When most kids were playing with toys, Bryan Crawley — now a convicted murderer — was learning how to be a petty criminal.
Crawley’s mother taught him to steal handbags for her when he was about 5 years old, said Christopher Oram, one of Crawley’s attorneys.
Oram spoke at Crawley’s penalty hearing in District Court, which started Wednesday. He told jurors that they didn’t have to sentence Crawley to death for killing Las Vegas businessman John Herda in 2006 during a home invasion and robbery.
Jurors on Monday convicted Crawley of killing Herda. They also convicted him of more than 20 other charges, including attempted murder, trying to hire a hit man to kill witnesses and armed robbery.
Oram tried to soften the image of Crawley, who turned 41 on Wednesday. Crawley’s father, a Vietnam War veteran, was abusive, and Crawley’s mother groomed him to be a criminal, Oram said.
He said Crawley was like the Artful Dodger, a character in Charles Dickens’ novel "Oliver Twist" who was trained by an adult to become a cunning pickpocket.
County prosecutor Marc DiGiacomo said Crawley has an extensive criminal history that started well before he shot and killed Herda.
In the early 1990s, Crawley assaulted an elderly man in Las Vegas during a robbery attempt, DiGiacomo said. In 1998, Crawley shot a man in the leg at a North Las Vegas bar. In November 2000, while dressed as a police officer, Crawley and another man robbed several men in Las Vegas.
"He got a taste for it. He enjoyed it," DiGiacomo said.
Allison Kiel, Crawley’s ex-girlfriend, testified Wednesday that he physically abused her when they were dating. She said he would hit and choke her and once stabbed her in the leg. When she tried to leave him, he would find her and beat her.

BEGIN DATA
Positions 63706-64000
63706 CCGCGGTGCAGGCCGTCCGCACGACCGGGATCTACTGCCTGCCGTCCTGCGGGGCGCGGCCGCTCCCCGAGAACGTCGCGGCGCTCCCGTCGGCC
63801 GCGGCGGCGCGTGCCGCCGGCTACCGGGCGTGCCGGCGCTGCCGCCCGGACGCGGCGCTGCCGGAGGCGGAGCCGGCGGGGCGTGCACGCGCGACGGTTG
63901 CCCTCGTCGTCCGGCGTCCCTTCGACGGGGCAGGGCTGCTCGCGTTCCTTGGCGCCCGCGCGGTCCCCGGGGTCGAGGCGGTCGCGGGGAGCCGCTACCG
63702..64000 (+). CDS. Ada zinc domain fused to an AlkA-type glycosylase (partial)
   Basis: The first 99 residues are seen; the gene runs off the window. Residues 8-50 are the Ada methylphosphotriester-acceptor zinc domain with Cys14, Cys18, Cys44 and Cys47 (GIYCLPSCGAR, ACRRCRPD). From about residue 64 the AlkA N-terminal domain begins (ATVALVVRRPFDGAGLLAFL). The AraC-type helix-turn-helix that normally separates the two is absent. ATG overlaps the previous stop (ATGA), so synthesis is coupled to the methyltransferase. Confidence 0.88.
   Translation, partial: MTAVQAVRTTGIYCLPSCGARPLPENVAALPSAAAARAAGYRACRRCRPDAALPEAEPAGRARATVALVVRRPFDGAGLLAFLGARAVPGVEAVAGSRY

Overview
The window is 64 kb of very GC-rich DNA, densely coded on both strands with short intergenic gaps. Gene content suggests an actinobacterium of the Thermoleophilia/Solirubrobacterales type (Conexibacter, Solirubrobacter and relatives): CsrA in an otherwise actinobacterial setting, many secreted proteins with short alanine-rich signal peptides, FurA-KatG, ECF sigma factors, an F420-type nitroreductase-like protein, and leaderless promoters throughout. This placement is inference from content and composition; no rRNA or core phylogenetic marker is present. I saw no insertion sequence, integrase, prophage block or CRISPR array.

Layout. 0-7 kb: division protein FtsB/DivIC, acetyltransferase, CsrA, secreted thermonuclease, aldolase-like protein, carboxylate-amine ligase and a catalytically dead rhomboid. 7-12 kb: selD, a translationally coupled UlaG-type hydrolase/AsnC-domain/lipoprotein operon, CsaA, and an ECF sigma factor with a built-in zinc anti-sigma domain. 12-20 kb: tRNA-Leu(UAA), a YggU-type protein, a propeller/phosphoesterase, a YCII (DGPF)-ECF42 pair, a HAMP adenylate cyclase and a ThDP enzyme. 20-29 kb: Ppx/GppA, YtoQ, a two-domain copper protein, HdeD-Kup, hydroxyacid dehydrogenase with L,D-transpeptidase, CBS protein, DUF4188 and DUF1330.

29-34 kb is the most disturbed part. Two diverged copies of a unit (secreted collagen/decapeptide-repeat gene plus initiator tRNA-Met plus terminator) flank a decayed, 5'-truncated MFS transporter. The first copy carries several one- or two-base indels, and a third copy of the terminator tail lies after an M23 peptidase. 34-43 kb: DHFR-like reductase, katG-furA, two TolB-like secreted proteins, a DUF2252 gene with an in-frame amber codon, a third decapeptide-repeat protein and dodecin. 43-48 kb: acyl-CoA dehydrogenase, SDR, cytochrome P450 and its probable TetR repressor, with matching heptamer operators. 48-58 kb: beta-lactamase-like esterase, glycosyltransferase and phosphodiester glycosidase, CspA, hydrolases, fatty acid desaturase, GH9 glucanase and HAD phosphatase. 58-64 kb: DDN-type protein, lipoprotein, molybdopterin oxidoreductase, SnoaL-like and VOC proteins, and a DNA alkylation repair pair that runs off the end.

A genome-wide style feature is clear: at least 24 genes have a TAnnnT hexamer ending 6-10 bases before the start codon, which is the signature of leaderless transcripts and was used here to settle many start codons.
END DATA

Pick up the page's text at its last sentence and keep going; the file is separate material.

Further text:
Once, he caused her to crash her car when he was chasing her in his vehicle, she said. The accident broke her neck, punctured her lungs and nearly tore her arm from its socket. She was in the hospital for two weeks.
Crawley hit her while she was recovering in the hospital, she said.
Herda, 83, founded Herda Discount TV and Appliance. Originally from Detroit and born of Romanian immigrants, Herda joined the Marines after the Japanese attacked Pearl Harbor and fought at Guadalcanal and at the Battle of Tawara, said Susan Herda, the victim’s daughter-in-law, who had known Herda since she was 16.
She recalled that Herda was a central figure within the family. She and her husband, John Herda, built a house next to Herda’s, and they lived as neighbors for 30 years.
"It’s been really tough" since his death, she said.